When Elections Are Just About Winning, We All Lose

“The ultimate effect of democracy is to render political leaders helplessly incapable of true governance, since they are inevitably forced to gratify and flatter the common people, who can turn on them with impunity as soon as they fail to please.”

— Elizabeth Watson Scharffenberger,
Introduction to Republic by Plato

Inauguration day is just one week away, and there are a lot of people still trying to wrap their heads around our new President, how he came to be elected, and what he will mean for our future. Many of us are angry. Many of us are still in shock. Many of us are trying to figure out what weakness in our system lead to this and how can we fix them for the future.

One place blame has been placed, rightfully so I believe, is squarely on voters. Elections have become little more than a game show to us. Most of us are not informed. We don’t want to be informed either. We don’t carefully consider our candidates let alone the impact their views will have on all Americans. Instead, we join a team, Republican, Democrat, Liberal, Conservative, Tea Party, Green Party, and cheer our players on.

Our elections are no longer about the happiness and cooperation of American citizens but about who has a claim on what America is. It is about who America belongs to, a question  I thought we had answered a long time ago.

Every cycle we do whatever it takes to win, the job of governance be damned.

When we write off the whole system as inevitably corrupt. And when we sit back and blame the leaders we elect without examining our own role in electing them.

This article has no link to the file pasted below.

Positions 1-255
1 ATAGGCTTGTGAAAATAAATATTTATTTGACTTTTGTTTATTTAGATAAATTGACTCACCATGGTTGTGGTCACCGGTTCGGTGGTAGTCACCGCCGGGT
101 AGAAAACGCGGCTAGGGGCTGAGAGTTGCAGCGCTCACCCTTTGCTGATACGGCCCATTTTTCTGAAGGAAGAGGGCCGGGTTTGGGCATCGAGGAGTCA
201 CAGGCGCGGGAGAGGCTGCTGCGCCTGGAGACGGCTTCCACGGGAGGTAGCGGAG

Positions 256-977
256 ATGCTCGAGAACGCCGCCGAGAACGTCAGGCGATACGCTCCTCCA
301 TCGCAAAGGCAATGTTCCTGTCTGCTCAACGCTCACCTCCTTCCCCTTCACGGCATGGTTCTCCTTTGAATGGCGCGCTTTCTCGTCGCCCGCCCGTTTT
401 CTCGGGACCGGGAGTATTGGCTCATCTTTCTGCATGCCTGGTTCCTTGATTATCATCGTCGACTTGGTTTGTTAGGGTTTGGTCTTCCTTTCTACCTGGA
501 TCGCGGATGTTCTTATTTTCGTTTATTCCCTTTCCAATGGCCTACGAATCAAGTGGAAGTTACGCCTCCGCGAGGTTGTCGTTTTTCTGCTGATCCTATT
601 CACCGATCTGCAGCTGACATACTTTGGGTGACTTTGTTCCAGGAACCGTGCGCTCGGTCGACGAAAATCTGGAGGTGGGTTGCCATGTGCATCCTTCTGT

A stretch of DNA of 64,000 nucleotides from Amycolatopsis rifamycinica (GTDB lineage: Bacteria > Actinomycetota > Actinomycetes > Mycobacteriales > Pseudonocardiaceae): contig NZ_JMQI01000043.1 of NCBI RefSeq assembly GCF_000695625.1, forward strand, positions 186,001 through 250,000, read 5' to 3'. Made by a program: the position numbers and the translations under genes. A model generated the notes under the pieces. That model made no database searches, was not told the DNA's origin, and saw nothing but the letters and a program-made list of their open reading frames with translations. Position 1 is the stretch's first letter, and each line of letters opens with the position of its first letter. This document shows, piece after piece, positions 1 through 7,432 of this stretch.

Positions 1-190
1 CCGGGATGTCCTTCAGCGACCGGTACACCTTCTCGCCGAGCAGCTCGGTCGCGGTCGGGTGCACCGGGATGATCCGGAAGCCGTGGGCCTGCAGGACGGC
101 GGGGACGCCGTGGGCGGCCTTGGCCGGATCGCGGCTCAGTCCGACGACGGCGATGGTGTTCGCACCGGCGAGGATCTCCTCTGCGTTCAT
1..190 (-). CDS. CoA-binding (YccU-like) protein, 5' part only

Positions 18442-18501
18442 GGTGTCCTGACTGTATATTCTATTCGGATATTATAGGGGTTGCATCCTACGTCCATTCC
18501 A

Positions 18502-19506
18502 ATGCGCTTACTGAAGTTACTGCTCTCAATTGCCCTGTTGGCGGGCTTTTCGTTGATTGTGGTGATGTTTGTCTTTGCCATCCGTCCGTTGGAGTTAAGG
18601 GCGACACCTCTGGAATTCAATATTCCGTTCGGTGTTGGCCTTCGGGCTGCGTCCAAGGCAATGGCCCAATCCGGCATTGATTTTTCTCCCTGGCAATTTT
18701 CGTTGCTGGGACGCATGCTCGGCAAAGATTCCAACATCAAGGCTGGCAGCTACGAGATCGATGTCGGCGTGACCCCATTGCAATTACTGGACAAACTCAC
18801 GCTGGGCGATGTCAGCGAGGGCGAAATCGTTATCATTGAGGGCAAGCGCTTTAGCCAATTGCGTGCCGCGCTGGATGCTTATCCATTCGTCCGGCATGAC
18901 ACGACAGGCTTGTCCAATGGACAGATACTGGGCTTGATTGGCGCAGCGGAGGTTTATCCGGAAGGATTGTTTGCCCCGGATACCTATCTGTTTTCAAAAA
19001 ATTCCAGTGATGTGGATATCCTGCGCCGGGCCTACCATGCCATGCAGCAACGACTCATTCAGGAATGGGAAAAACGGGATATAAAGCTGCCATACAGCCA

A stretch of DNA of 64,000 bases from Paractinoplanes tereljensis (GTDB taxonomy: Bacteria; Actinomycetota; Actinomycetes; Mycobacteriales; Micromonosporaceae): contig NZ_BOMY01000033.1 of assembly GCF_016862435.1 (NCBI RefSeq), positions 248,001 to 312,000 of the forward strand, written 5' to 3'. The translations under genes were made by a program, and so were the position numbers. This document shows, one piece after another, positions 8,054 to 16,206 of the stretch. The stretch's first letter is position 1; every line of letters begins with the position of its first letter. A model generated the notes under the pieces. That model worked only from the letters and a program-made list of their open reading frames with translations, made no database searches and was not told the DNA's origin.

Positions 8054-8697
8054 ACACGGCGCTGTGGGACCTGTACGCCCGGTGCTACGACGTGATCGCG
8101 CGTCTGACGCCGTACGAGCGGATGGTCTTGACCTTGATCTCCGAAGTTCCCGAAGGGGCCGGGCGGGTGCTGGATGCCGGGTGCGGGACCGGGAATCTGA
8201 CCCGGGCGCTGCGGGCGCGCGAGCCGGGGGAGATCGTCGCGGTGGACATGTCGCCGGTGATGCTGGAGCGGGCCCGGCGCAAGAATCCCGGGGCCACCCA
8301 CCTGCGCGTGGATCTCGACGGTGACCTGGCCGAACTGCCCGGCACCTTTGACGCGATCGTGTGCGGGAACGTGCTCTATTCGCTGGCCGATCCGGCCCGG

Barack Obama

President-elect Trump ran on a platform of hatred and fear. He has promised to work closely with a party that is known for pushing a brand of governance that favors some groups over others. A party that many would argue not only doesn’t serve all Americans but in many ways perpetuates harm and humiliation onto Americas most vulnerable.

This has happened not because the majority of Americans agree with the President-Elect or his party but through a quirk of American politics that is fair in some ways and unfair in others, the Electoral College. Most Americans wanted one thing, but those Americans weren’t spread out enough, and so the other thing happened, and now we can’t agree on who was right or what to do now.

I think our system is broken, but I don’t have any the answers. No one does. Or maybe we do, it’s only that so many of those answers make us uncomfortable.

We Americans are arrogant when it comes to governance. No one does it better than us right? We have it all figured out. Even through all the infighting and political road block we are sure we are doing it better than everyone else. I would argue that this last election proves the system needs a little tweaking. I wonder:

  • Should we have a system where the popular vote elects the president?
  • Should we have a system where one party can be allowed to control all branches of government?
  • Should there be more qualifications for President of the United States? Should there be more for his cabinet appointments too?
  • Should Congress be allowed to vote in their own interest?
  • Should the government be allowed to take away rights and care from its citizens, for example defunding Planned Parenthood or repealing the Affordable Care Act?

There aren’t any easy answers to these questions but they are things we need to start considering. Our system is failing and that means people are scared and suffering. There should be no excuses for this.